|Blanch Stuart Scott (1885-1970)|
In 1898, there was no minimum age requirement in Rochester for driving an automobile, nor was it required a driver have a license. “Betty,” as she was called, was passionate about machines, automobiles in particular. It was only a matter of time before this passion would transfer to another great machine, those fabulous flying machines of the air.
Blanche Stuart Scott was born in Rochester, NY to John and Belle Scott in 1885. John made a good living selling patent medicine, enough to indulge their only child Betty. As a teen, Betty proved to be sports-minded. She competed in ice-skating and loved doing tricks on her bicycle. Considered a “tomboy” by the family, perhaps out-of-control was more like it, Betty’s mother decided to send her to a New England finishing school when John died in 1903.
Flash forward to seven years later in 1910. Betty was 25 and her passion for the “horseless carriage” had not changed. Scanning the want ads one day, she learned that the Willys-Overland Company was sponsoring a cross-country trip by automobile from New York to San Francisco to promote their 25 hp Willys-Overland automobile. Betty wrote the company’s president and proposed a deal. She would drive his car (one he provided) across country as a publicity stunt and make a record for women. The president agreed the publicity would be great. The car would be called "Lady Overland." A newspaper woman would travel with her.
The journey began and after dealing with flat tires, driving over potholes, dodging rabbits, gophers, horses and cattle, and getting lost when maps failed, Betty completed the 5,393 mile route (only 220 miles were paved) in 67 days. She became the first woman in the U.S. to travel across country by automobile.
Betty preparing to leave New York. Notice the onlookers are all male.
On side of car it reads: “The Car The Girl And The Wide Wide World"
|Betty learning to fly. Instructor Glenn Curtiss on left|
|Betty at the wheel|
|How a Curtiss aircraft (pusher type) looked in the air|
Curtiss had inserted a block of wood behind the throttle pedal to keep the plane from gaining speed and lifting off, but something went wrong. The wood must have slipped out. A gust of wind suddenly lifted the plane and Betty took off soaring, flying for 20 feet, forty feet high. The unplanned lift off made Betty the first woman to solo in an airplane in the U.S. However the record was (and still is) contested. Bessica Raiche made an "intentional" flight ten days later (September 16) and is credited by the Aeronautical Society of America (see post here) as the first woman to fly solo. Whereas Betty's flight is credited by Early birds of Aviation.
Commenting years later on her solo flight, Blanche said:
"I learned in two days. . . .The technique was for the instructor to wave 'goodbye' and God bless you' and you were on your way. They had you cutting grass--flying just above the ground--which we know today is very dangerous."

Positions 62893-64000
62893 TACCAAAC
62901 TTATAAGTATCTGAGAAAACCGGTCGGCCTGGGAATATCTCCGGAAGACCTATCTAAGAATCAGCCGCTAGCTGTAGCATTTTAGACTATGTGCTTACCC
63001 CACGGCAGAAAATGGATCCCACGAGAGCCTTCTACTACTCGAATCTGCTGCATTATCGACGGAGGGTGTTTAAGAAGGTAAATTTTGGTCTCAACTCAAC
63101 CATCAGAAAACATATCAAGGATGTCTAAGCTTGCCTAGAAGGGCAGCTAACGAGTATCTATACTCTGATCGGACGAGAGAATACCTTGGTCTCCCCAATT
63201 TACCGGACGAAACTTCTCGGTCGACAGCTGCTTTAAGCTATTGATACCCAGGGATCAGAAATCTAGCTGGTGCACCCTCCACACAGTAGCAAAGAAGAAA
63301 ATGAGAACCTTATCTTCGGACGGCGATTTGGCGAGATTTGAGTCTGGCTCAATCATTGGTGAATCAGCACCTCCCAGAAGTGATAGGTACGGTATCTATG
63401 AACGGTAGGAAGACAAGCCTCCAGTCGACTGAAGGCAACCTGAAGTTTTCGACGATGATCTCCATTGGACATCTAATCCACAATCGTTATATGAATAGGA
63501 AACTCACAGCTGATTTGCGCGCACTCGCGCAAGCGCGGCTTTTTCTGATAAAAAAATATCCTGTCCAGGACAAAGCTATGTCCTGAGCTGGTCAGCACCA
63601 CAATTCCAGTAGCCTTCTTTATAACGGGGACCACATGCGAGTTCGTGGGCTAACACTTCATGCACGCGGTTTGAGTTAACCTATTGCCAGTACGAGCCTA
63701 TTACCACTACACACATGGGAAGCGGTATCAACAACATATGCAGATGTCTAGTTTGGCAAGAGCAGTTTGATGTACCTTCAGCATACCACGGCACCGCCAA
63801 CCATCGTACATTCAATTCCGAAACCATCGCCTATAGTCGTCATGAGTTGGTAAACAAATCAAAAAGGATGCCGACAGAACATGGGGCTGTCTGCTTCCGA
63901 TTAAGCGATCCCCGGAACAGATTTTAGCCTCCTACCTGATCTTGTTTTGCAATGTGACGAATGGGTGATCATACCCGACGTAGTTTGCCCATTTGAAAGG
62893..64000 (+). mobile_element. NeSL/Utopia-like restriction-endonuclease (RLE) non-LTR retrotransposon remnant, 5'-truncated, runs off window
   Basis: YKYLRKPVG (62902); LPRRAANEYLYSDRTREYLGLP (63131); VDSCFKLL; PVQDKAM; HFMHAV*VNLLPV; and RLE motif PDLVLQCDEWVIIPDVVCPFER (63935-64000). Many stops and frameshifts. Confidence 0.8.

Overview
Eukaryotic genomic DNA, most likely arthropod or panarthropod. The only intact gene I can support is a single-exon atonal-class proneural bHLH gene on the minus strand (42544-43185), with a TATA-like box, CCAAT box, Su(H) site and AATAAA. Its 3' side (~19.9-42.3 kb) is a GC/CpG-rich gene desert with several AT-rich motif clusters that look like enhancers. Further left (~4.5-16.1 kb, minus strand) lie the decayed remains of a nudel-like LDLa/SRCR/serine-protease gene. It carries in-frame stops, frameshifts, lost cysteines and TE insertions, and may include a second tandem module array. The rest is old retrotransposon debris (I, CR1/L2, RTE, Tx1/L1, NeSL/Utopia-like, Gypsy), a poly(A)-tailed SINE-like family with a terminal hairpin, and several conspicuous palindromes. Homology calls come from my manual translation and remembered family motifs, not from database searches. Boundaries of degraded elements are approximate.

Betty started flying professionally for the Curtiss exhibition team. At Fort Wayne, IN she became the first woman to fly at a public event in the U.S., as the first stunt pilot as well. She learned how to thrill the crowds, doing nose dives and flying upside down, and was promoted as "The Tomboy of the Air." She dropped out of aviation for awhile to marry a Mr. Stuart (first name not given) in 1910, but returned in 1911 and broke a long distance record for women, flying nonstop 60 miles from Mineola, NY.
In 1912, she became a test pilot (another first for women), hiring on with Glenn Martin, a well-known airplane designer and builder. She made a lot of money working for him, as the work was considered quite dangerous, up to $5000 a week, which was a lot of money then.
In 1916, Betty retired from aviation, feeling she had survived her share of accidents and crash landings. She was 30. Incredibly, she had flown for seven years without a pilot's license. She went on to work as a movie producer in silent film. Divorcing her first husband some time after, she married another, who then died. She wrote comedy dialogue as a script writer for fourteen years in Hollywood. Then, returning to Rochester, NY to help her ailing mother, she became a radio broadcaster, developing the popular show, "Rambling with Roberta. Lastly, in 1954, she took a position with The United States Air Force Museum to obtain materials and promote the museum, traveling the world, during which time she made guest appearances on radio and TV and shared her adventures and the early days of aviation. She had come full circle.
--1948: 1st woman to fly in a jet - in a TF-80C with Chuck Yeager, who did snap rolls and a 14,000 foot dive to impress her.
--1980: U.S. Postal Service honored her with a stamp, honoring her achievements in aviation